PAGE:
The changes Rudolph saw in her son have been demonstrated in research: Several studies have shown the correlation between nature and benefits in children with attentional difficulties. A 2009 study found that children with attention deficit hyperactivity disorder (ADHD) were able to perform better on cognitive tasks after only 20 minutes of walking in a green space, compared with children who walked in an urban or residential area. The study concluded that “doses of nature” were an effective and accessible tool for managing ADHD symptoms.
In 2011, another study concluded that children with ADHD who regularly play and learn outdoors have milder symptoms than those who primarily play in built outdoor or indoor settings, regardless of gender and socioeconomic status. Many studies since have replicated these results: Learning in nature is good for children who struggle with hyperactivity and paying attention.
The benefits aren’t limited to attention and behaviour – they also extend to academics. A 2019 study found that students who were taught outdoors are more likely to achieve better reading test scores. Another study demonstrated that schools with environmental education programs score higher on standardized tests in math, reading, writing and listening. Since children with neurodevelopmental disorders consistently lag behind their neurotypical peers in academics, this is an important finding.
Discussions about the benefits of nature for children have extended to include children with other neurodevelopmental disorders such as autism spectrum disorder (ASD) and learning disabilities.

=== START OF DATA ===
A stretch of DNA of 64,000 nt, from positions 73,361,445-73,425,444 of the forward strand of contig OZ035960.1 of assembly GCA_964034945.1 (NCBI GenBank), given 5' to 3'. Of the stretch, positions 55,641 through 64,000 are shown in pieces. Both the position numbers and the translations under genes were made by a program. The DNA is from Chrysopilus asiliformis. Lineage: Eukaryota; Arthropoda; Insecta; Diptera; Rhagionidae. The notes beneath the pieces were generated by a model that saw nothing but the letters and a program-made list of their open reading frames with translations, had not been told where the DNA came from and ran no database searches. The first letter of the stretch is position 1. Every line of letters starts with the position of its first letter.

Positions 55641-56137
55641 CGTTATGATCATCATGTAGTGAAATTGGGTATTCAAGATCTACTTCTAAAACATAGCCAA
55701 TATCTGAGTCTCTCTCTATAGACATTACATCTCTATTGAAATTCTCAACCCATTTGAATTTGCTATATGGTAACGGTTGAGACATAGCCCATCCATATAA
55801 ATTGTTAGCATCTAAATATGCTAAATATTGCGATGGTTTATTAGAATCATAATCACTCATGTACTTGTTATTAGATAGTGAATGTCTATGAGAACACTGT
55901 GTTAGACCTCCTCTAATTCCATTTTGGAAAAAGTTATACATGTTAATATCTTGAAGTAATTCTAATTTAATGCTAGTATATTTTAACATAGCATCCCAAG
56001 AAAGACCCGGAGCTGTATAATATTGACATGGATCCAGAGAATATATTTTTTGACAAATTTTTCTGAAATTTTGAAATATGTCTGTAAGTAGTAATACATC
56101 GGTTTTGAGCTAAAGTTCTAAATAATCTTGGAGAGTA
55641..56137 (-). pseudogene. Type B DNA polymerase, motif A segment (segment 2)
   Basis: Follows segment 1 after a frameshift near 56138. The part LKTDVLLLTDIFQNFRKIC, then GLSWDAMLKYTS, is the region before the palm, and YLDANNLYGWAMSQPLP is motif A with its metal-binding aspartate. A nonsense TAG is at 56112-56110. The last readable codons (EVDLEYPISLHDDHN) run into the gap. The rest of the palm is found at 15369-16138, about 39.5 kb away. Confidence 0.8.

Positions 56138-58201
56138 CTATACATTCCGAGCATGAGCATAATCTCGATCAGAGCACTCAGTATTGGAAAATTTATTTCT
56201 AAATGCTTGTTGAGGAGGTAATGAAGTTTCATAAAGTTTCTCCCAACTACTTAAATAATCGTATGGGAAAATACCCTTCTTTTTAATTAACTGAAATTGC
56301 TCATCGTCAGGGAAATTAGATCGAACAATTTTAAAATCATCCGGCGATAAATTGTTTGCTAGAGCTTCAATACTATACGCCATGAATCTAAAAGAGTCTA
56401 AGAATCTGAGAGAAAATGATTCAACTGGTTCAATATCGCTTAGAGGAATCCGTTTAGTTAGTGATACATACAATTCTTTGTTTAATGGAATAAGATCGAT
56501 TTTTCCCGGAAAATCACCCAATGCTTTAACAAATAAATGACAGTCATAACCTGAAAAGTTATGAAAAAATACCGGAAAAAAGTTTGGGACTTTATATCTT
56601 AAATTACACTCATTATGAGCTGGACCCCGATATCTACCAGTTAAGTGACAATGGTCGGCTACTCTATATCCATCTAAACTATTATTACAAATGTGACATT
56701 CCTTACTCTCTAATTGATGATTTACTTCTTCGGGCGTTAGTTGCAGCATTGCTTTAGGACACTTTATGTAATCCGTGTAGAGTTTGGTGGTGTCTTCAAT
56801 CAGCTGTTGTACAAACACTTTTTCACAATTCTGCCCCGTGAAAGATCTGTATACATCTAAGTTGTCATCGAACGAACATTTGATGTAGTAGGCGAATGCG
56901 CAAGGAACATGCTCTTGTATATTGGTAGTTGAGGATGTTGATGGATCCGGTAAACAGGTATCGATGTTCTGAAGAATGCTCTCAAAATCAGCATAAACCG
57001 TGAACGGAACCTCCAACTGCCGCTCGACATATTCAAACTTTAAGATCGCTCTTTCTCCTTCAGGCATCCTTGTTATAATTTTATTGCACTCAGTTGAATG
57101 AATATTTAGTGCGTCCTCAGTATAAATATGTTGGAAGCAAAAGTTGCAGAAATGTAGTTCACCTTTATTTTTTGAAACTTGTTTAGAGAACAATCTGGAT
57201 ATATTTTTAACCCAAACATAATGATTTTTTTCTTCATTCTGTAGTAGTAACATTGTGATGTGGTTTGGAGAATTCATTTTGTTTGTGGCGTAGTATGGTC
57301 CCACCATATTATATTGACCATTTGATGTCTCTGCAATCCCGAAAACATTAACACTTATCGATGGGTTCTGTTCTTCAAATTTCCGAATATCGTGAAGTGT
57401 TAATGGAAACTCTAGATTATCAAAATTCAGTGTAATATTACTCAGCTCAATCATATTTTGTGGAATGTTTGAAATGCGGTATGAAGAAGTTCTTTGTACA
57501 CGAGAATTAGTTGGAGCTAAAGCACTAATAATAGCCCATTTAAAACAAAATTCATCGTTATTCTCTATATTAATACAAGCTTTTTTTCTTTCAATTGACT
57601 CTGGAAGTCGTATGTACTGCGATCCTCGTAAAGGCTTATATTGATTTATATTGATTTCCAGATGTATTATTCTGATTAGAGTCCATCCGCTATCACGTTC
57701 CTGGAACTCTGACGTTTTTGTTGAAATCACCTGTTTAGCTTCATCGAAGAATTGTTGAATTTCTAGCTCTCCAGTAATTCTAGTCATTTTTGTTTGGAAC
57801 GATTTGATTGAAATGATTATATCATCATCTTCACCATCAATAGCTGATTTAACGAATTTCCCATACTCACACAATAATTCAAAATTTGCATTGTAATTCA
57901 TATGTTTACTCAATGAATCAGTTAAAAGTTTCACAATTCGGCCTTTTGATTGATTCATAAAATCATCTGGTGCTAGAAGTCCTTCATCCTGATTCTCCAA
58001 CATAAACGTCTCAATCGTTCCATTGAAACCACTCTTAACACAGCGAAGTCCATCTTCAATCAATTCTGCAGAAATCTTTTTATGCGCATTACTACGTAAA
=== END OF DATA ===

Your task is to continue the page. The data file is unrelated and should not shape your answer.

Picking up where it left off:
A 2013 research report commissioned in the United Kingdom found that nature-based learning is beneficial for children with autism because its curriculum can be applied to each child’s unique needs, helping to bring “book learning” to life. A 2010 study found six key benefits to taking a child with autism outdoors – increased social participation and communication, more positive behaviours, regulated emotions, improved cognition and physical activity.
We have seen this locally, too.
In 2013, a public school in North York initiated a program in which all children spent at least 75 minutes a day outside, no matter the weather. The changes in the students with ASD surprised them: The children started to play more with each other rather than by themselves, were calmer, showed fewer behavioural outbursts and also demonstrated improvement in their muscle tone and strength.
In forest schools, children can play in the mud, walk barefoot and climb across logs for a variety of learning activities. Some argue that this provides the ideal sensory experience for children with autism, who often struggle with sensory dysfunction.
The benefits extend to children at all developmental levels. One study found that learning in nature significantly reduced anxiety and improved trust in a range of students with mild to moderate learning disabilities. Another emphasized that science taught outdoors is especially accessible to students with disabilities.
Results are not confined to young children: A Spanish study that followed 63 disruptive and low-performance high-school students over six years found their dropout rate decreased from 30 per cent to zero and that there were significantly fewer disruptive episodes.